How low can they go? The desperate Democratic peddlers of a government health care takeover have proclaimed an insurance "holocaust in America" (Fla. Democratic Rep. Alan Grayson), lambasted conservative health care town hall protesters as "political terrorists" (Indiana Democratic Rep. Baron Hill), sent SEIU thugs to demonstrate outside Democratic Sen. Joe Lieberman's private residence, and derided senior citizens questioning President Obama's fuzzy math savings claims (California Democratic Rep. Pete Stark: "I wouldn't dignify you by peeing on your leg. It wouldn't be worth wasting the urine.") Now, Senate Majority Leader Harry Reid is leading them deeper into demagogic mire.
This week, Reid pummeled opponents with the worn-out race card. Following in the mucky footsteps of former President Jimmy Carter (who blamed GOP Rep. Joe Wilson's objections to Obama's policy deceptions on a "racism inclination") and Jesse Jackson ("You can't vote against health care and call yourself a black man"), Reid likened Republicans who object to socialized medicine to slave masters, enemies of women's suffrage and Bull Connor.
Reid's rhetorical aim was worse than the unhinged Minnesota protester who threw tomatoes at Sarah Palin during a book signing and hit a police officer instead. Splat.
Mustering up as much indignation as his taut face could exhibit, Reid lectured those standing in the way of Demcare: "When this country belatedly recognized the wrongs of slavery, there were those who dug in their heels and said, 'Slow down. It's too early. Things aren't bad enough.'
"When women spoke up for the right to speak up, they wanted to vote, some insisted, 'Slow down. There will be a better day to do that. Today isn't quite right.'
"When this body was on the verge of guaranteeing equal civil rights to everyone regardless of the color of their skin, some senators resorted to the same filibuster threats that we hear today."
It was the GOP that fought slavery and the Democratic Party that battled to preserve it. It was then-Democrat Strom Thurmond who led the civil rights filibuster that Reid tried to lay on Republicans. And it's the Democratic Party, not the GOP, that boasts ex-Klansman Sen. Robert Byrd among its senior leaders. But don't confuse Reid with history while he's chasing Republicans around with his "RAAAACISM!" stamp.The more the American public learns about the choice-limiting, debt-exploding, bureaucracy-multiplying health care takeover, the more opposition increases. And the more unhinged the Democratic majority and its supporters get.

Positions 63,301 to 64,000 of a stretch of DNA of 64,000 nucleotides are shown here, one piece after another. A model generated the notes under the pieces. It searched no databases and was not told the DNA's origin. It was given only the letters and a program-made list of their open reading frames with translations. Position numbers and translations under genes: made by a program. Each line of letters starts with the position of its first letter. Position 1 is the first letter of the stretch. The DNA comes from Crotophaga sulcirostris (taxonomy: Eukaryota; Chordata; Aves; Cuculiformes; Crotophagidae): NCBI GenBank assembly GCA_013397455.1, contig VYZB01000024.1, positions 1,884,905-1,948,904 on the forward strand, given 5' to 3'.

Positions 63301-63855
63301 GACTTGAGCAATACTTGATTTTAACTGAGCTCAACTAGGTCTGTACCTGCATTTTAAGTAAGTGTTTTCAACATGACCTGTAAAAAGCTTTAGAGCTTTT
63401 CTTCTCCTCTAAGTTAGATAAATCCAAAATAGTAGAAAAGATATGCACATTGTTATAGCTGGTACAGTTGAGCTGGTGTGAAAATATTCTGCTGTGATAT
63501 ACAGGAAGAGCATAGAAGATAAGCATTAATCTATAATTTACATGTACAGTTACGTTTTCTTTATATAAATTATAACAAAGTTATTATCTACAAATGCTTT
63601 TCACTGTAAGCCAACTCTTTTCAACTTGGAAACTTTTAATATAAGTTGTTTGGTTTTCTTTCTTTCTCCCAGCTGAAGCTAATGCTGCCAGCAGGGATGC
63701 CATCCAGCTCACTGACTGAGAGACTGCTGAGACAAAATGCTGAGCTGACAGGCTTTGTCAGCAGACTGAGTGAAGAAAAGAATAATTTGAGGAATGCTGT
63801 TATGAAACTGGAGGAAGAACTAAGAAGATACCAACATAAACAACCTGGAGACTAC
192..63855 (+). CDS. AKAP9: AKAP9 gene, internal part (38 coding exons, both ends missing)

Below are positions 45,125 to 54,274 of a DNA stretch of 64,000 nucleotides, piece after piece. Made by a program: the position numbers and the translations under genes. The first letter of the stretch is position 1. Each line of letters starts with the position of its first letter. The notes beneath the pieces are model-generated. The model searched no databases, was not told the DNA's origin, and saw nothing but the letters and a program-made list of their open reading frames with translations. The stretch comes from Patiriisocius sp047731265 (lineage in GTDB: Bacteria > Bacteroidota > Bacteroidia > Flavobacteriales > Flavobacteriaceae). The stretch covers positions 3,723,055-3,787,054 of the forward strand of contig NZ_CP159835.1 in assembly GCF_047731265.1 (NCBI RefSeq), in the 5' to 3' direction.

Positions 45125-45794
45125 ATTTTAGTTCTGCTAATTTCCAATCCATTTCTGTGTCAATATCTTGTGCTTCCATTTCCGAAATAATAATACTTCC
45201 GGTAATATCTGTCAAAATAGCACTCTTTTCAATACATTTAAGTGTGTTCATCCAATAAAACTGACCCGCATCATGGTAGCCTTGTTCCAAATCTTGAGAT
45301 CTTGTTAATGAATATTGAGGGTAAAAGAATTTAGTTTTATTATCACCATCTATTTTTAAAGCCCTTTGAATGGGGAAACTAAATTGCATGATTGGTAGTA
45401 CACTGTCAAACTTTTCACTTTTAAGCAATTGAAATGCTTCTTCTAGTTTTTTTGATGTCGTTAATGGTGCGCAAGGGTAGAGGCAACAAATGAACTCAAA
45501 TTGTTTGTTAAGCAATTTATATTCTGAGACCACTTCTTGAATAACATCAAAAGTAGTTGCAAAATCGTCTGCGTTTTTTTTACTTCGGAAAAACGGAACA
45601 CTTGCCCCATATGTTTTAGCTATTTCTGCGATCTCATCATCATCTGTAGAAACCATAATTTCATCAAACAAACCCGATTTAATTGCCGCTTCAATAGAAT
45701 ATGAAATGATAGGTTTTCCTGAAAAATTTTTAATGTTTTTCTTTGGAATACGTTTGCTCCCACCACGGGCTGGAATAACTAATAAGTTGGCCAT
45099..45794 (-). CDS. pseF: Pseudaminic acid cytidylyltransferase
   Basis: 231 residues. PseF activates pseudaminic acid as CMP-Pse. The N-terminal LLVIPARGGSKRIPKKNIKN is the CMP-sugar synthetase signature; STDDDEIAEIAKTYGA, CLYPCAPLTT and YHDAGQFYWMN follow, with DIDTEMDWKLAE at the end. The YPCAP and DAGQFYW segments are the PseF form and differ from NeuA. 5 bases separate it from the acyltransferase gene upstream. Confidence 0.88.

There is now a $200,000 "bounty" on the head of U.S Chamber of Commerce CEO Tom Donohue. Left-wing activist website "Velvet Revolution" published a want ad this week with Donohue's picture on it, soliciting information leading to "the arrest and conviction" of the business leader for "opposing progressive initiatives." The witch-hunt is targeting Donohue for his outspoken criticism of the costs and impact of the Dems' health care legislation on small businesses across the country.
Such reckless propaganda accusing opponents of "criminality" isn't limited to nutroots publications. In the august pages of The New York Times last week, Pulitzer Prize-winning columnist Nicholas Kristof titled his universal care manifesto, "Are We Going To Let John Die?" Kristof elevated unemployed Oregon sawmill worker John Brodniak, 23, as the Demcare poster child. Reportedly diagnosed as having a cavernous hemangioma, a neurological condition, Kristof bemoaned: "Without insurance, John has been unable to get surgery or even help managing the pain."
An emergency room asked Brodniak not to return without insurance, Kristof claims (a practice that is prohibited by federal law). No doctor would treat him, Kristof reported (get your grain of salt ready). Isn't it "monstrous," Kristof concludes (hanky alert), "for politicians to avert their eyes, make excuses and deny coverage to innumerable Americans just like John?"
In other words, Brodniak was already being treated and cared for by a top-notch neurologist under our existing health care system when Kristof came along to scream at Congress for letting him die.
Kristof's tale follows on the heels of at least two dubious horror stories disseminated by President Obama. In September, Obama told of Illinois cancer patient Otto Raddatz, who supposedly died after he was dropped from his insurance plan when his insurer discovered an unreported gallstone the patient hadn't known about. The truth? He got the treatment he needed in 2005 and died just this year.
In another case, Obama claimed, a woman with breast cancer lost her insurance because "she forgot to declare a case of acne." In fact, she failed to disclose a previous heart condition and did not list her weight accurately, but her insurance was restored anyway after intense public lobbying.
But why bother with troublesome facts? In the insatiable pursuit of government control, truth and rationality are the first casualties.